Mississippi Farmers Pivot From Hemp to Pot

Mississippi Farmers Pivot From Hemp to Pot

Now that medical cannabis has officially made its way to Mississippi, local newspapers are spotlighting the families who have brought the newly legalized crop to their counties and farms.

of daily reader In Lincoln County, Brookhaven, Mississippi, local officials were the first to opt out of the state’s newly enacted medical marijuana law.

Mississippi finally legalized medical cannabis treatment last year after legislative debate, but gave local governments the option to opt out of the program.

A decision in Lincoln County prompted Jason McDonald and Timothy Gibson to take action. Around daily reader, Two “spearheading efforts to legalize medical marijuana in Lincoln County after oversight boards first voted to opt out of medical marijuana,” county voters voted for decision by local authorities When it overturned, it finally brought the issue to a vote in August.

Following that vote, McDonald’s and Gibson “began working on opening their own medical marijuana growing facility.” according to daily reader, Establish a business called “SADUJA” [that] Separate from their tea garden, but on the same property in East Lincoln. ”

that business, Around daily reader“2021 will be the first time hemp will be licensed to grow, and as of December 22, Lincoln County has been licensed to grow medical marijuana.”

“Crime rates aren’t going up and property values ​​aren’t going down as people thought,” McDonald said. Said of daily reader“We’ve been growing hemp since 2021. We sold hemp to local stores around the Mississippi. People started growing cannabis legally here long before medical marijuana passed here.” I guess you didn’t realize it was being done. It was here and growing on the farm.”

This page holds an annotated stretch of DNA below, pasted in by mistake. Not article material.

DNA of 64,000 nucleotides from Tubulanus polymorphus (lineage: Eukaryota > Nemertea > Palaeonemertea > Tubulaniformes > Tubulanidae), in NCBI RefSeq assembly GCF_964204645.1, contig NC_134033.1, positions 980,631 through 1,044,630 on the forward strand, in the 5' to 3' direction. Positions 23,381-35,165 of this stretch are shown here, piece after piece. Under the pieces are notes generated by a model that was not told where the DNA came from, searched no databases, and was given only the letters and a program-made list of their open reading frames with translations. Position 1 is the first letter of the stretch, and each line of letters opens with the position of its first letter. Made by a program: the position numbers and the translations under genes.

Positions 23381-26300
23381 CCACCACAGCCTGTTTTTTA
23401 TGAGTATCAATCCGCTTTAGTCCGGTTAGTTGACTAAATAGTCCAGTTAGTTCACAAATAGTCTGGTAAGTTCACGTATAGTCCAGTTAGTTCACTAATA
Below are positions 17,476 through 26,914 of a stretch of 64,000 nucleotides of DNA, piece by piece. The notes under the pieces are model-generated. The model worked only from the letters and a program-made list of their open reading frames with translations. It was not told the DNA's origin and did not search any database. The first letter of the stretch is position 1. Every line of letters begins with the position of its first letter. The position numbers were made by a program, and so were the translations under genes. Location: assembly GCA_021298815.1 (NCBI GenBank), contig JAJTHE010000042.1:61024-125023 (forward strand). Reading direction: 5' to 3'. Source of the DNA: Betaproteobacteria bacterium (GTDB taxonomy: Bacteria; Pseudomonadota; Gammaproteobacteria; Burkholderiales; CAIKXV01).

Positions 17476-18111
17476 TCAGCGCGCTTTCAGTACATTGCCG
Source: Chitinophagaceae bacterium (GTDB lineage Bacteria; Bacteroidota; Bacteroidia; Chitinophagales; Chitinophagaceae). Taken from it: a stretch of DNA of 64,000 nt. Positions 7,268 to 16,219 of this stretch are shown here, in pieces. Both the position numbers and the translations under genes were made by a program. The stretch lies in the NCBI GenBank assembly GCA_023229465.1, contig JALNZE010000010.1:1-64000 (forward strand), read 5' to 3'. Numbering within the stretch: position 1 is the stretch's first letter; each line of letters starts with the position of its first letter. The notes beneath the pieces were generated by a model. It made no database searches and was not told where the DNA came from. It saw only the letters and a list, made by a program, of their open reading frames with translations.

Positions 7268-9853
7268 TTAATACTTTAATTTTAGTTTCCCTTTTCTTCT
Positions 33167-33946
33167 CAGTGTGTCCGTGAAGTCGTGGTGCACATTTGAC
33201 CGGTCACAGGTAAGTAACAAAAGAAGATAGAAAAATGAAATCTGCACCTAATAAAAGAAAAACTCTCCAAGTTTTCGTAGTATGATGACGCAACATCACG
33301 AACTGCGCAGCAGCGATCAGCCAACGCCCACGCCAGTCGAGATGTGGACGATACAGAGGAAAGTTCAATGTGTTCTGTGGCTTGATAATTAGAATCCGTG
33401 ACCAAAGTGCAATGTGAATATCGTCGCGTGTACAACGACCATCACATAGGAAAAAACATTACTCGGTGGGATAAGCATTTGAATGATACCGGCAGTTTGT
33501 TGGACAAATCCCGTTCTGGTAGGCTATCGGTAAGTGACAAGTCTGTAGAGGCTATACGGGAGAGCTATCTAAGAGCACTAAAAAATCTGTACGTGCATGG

“I think new people are generally afraid of it.” Added McDonald’s“That’s what we did on a larger scale, switching to medical cannabis instead of hemp. It’s the same plant. Growing any plant is really the same.”

Medical cannabis sales began on January 25, less than a year after Republican Governor Tate Reeves signed the bill into law.

The medical marijuana bill caused bitter disagreement within the Mississippi legislature, with lawmakers and Reeves insisting on imposing severe restrictions on the emerging law.

“The ‘medical marijuana bill’ has taken up an enormous amount of space on the front pages of legacy media across Mississippi over the past three years,” Reeves said last year after signing the settlement bill. rice field.

“There is no question that there are people in our state who could do much better if they had access to medically prescribed doses of cannabis. , some really want a recreational marijuana program that could lead to all of the social and family ills it brings,” the governor added.

One of Reeves’ main concerns was the amount of cannabis available to his patients. The governor said he wanted a limit of 2.7 grams per day. A bill that landed on his desk was approved by a non-vetoable majority, allowing patients to buy up to 3.5 grams a week, up to six times a week.

After signing the bill, Reeves said, “I made it clear that the bill on my desk was not what I would have written.” “However, it is true that the legislators who drafted the final version of the bill (Draft 45 or Draft 46) have made significant improvements towards achieving their ultimate goals.”

Alexandra Solorio
Introducing Alexandra, an accomplished cannabis writer who has passionately pursued her craft for a decade. Through a decade-long journey, Alexandra has cultivated a profound connection with the cannabis world, translating her expertise into captivating prose. From unraveling the plant's rich history to exploring its therapeutic marvels and legal evolution, she has adeptly catered to both connoisseurs and newcomers. An unwavering advocate, Alexandra's words not only enlighten but also advocate responsible cannabis use, establishing her as an indispensable industry voice over the past ten years.

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